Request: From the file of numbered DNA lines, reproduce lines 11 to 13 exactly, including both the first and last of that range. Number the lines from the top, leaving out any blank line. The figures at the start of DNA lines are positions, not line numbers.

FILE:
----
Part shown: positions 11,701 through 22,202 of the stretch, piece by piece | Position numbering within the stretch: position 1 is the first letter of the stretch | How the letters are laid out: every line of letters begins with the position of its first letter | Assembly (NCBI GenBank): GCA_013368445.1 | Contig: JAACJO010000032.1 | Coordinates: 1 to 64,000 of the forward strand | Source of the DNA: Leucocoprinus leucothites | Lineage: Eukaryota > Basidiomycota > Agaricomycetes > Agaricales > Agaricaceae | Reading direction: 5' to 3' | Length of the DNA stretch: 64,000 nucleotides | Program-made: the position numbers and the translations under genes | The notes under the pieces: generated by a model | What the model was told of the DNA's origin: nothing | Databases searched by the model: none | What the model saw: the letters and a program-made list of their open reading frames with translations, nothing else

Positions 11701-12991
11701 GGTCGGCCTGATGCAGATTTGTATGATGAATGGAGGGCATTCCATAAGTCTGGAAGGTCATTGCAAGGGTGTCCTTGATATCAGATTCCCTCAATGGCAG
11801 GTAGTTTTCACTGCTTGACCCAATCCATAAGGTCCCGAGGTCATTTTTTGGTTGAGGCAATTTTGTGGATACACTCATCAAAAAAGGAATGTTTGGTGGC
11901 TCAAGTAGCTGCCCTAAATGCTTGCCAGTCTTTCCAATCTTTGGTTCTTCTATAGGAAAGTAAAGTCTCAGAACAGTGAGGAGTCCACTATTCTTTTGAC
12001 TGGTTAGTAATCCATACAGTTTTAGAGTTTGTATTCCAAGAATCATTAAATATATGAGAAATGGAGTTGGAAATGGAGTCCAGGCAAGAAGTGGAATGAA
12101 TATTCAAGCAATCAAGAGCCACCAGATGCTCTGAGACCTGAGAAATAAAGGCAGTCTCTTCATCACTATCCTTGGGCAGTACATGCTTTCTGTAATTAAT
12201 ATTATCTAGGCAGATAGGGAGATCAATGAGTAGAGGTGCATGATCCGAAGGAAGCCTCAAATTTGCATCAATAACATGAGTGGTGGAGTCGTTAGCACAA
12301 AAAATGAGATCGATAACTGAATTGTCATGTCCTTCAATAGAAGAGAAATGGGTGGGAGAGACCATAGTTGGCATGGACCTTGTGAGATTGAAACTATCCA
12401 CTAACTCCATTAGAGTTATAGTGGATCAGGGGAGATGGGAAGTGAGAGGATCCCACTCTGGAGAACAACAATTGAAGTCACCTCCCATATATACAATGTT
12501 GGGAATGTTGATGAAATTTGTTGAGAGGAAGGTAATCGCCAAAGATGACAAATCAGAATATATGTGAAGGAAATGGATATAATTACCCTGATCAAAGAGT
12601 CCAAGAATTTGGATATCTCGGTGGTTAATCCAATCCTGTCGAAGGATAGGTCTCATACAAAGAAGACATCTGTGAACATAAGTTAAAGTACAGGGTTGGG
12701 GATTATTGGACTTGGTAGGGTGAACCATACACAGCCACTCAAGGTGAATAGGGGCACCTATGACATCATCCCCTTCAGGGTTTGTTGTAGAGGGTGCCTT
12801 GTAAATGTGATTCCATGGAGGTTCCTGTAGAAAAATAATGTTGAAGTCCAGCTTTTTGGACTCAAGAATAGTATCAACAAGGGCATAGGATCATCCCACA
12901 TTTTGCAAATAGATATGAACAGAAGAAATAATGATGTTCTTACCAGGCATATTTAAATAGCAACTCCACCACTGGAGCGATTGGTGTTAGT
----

12501 GGGAATGTTGATGAAATTTGTTGAGAGGAAGGTAATCGCCAAAGATGACAAATCAGAATATATGTGAAGGAAATGGATATAATTACCCTGATCAAAGAGT
12601 CCAAGAATTTGGATATCTCGGTGGTTAATCCAATCCTGTCGAAGGATAGGTCTCATACAAAGAAGACATCTGTGAACATAAGTTAAAGTACAGGGTTGGG
12701 GATTATTGGACTTGGTAGGGTGAACCATACACAGCCACTCAAGGTGAATAGGGGCACCTATGACATCATCCCCTTCAGGGTTTGTTGTAGAGGGTGCCTT